Bill & Benjamin: The internet can be your friend, if you use it to gain knowledge. But, you need to remember Lincoln’s maxim: It is better to keep silent and be thought a fool, than to speak and remove all doubt.

  • Ranger Rick

    Bill: There’s plenty of logic when you check a map of the project as a whole. It includes a lot more pipe than just the main trunk from Canada to Texas. There are spur lines that branch all over the place, including a stretch from Oklahoma to the Gulf coast refineries.

  • Kohl Haas

    The pipeline would come down from Canada bringing Canadian crude for about half of its capacity. It would also pick up crude from the northern Plains area and from the big terminal where things are backed up in the Cushing, Oklahoma area thus relieving the bottlenecks in the center of both countries where much new production is coming on line. That is the logic.

    The Greens now are going to have the Canadians building a pipeline across one of the most beautiful and pristine areas on the planet out to the head of a long, narrow fjord at Kitimat in an area which is often dark and foggy. A long narrow fjord is a great place for heavy tanker traffic. And they must come around several islands to even get into the fjord. A disaster waiting to happen. Another fine example of the so-called Green Movement sacrificing the environment for political considerations. How gullible can people be?

  • Tom Richards

    Bill, as Wikipedia (for example) could tell you, Phase 3 of Keystone XL is/was/would be to run from Cushing, Oklahoma, where domestic oil would be added to the pipeline, to Nederland, Texas.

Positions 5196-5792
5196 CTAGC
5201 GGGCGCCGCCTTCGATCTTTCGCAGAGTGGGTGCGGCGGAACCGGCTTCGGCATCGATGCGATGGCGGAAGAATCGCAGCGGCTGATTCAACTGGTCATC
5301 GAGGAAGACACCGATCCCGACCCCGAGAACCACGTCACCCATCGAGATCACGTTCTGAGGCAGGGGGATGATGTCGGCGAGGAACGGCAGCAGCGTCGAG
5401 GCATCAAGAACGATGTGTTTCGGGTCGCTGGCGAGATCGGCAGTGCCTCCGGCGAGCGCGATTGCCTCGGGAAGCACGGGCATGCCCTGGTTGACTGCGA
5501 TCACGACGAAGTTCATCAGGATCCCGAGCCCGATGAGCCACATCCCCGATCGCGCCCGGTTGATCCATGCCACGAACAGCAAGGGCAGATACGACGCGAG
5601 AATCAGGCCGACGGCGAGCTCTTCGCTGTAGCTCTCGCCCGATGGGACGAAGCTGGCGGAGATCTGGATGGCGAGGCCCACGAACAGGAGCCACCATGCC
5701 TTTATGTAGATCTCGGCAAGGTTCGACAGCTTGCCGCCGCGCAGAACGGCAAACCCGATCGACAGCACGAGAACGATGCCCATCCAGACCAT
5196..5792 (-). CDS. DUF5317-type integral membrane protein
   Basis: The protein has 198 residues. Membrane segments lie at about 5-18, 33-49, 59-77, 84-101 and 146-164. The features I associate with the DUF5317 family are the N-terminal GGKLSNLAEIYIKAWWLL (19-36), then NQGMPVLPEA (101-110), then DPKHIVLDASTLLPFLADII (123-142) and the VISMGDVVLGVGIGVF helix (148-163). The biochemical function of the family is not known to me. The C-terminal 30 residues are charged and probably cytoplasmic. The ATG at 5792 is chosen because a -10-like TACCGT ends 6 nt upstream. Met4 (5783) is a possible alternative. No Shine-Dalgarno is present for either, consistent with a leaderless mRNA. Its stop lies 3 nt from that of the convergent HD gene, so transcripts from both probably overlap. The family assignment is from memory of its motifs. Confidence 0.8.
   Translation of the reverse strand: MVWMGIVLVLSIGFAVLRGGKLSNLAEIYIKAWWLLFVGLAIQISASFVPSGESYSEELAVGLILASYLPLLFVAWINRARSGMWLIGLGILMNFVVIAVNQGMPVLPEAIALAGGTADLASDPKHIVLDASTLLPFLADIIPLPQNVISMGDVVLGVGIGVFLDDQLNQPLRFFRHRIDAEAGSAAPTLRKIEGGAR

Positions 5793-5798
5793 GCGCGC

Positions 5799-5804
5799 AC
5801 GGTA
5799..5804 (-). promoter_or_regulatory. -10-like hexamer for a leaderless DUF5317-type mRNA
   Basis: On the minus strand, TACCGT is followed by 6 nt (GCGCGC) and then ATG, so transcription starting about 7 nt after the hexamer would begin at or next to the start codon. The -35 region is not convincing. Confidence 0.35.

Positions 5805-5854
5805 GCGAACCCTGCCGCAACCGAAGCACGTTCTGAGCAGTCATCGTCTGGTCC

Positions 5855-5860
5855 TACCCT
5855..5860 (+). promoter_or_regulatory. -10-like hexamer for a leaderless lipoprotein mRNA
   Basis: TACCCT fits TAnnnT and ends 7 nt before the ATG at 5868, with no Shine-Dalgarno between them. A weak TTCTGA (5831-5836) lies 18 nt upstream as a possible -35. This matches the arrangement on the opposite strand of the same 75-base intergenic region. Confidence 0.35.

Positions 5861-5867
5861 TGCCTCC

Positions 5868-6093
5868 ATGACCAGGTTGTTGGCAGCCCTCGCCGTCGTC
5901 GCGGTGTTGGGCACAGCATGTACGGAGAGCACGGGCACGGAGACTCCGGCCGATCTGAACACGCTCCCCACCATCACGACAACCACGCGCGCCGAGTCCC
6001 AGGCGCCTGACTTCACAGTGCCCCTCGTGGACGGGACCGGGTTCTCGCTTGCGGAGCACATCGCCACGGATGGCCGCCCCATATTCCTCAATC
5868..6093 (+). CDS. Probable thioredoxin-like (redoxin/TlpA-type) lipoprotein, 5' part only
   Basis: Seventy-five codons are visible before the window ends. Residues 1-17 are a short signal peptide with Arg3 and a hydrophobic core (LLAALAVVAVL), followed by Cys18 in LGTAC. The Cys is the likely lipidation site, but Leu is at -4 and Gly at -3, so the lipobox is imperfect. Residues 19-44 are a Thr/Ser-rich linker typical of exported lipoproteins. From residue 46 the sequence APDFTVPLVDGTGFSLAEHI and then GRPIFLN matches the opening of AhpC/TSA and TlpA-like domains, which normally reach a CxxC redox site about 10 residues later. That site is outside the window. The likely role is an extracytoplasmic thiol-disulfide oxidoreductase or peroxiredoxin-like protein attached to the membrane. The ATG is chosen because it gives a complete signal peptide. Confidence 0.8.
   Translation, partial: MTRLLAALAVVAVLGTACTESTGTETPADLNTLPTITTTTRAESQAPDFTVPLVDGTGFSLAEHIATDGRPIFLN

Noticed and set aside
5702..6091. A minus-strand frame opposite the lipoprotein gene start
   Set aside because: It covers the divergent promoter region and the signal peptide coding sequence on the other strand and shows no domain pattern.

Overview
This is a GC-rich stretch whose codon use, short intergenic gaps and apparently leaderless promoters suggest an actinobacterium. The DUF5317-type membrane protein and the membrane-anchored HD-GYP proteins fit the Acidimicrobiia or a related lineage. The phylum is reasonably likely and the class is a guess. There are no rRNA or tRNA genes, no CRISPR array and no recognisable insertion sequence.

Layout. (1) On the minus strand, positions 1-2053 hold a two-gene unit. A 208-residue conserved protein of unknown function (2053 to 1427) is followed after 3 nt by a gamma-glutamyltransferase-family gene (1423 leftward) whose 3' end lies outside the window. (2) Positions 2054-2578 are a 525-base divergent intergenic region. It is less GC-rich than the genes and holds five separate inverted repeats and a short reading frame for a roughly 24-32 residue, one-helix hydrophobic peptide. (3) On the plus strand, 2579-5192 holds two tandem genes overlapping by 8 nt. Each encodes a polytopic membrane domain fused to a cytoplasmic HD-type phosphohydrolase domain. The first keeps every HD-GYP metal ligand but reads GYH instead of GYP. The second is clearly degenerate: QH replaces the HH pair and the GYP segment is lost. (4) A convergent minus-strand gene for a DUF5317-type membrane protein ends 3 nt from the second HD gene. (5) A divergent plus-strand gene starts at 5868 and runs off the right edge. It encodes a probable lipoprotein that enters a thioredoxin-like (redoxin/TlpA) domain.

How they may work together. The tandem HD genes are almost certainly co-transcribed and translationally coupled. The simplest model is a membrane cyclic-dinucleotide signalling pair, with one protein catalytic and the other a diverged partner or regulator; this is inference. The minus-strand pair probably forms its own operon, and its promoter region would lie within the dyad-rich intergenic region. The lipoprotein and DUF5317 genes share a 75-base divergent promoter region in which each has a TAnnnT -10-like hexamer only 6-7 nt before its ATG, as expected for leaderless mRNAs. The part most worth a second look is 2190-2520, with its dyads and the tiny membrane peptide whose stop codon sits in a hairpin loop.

• EvilBuzzard

    Because we all know that what Robert Redford writes in The Huffington Post is waaay more important than providing jobs and cheap energy to the little people.

  • Bill

    I think you all missed my point. Oklahoma is a lot closer to the Gulf than Canada. So if we have a glut of oil in Oklahoma that is difficult to get to the Gulf, the logic would dictate a pipline from Oklahoma to the Gulf. Not a long drawn out project from Canada that, in ‘Phase 3′, finally installs the original solution.
    Let me state it more simply: work backwards from the Gulf.

  • Kohl Haas

    That is part of the solution. A pipeline from the Gulf to Oklahoma is going to be reversed; but it is not enough. The point still is: the environmental objections were phoney.

  • Toni

    Bill, you’re still missing the point. Keystone would pick up oil ALL ALONG ITS ROUTE, including in North Dakota and other Plains states now bursting with shale oil.

  • Toni

    American greens won’t go along because The Environment is their religion. Similarly devout Canadian greens won’t be able to stop the Rockies Pipeline Heresy because oil is too important to the Canadian economy.

  • Corlyss

    I’d like to object to the bowdlerization of my 300 yr. old epithet. It is hoary with age, and about as mild an oath as ever there was. Tinker’s darn isn’t even recognized. If you had to sanitize it, at least use the acceptable substitute, i.e., a tinker’s cuss! I’m left feeling potted and panned by the liberty!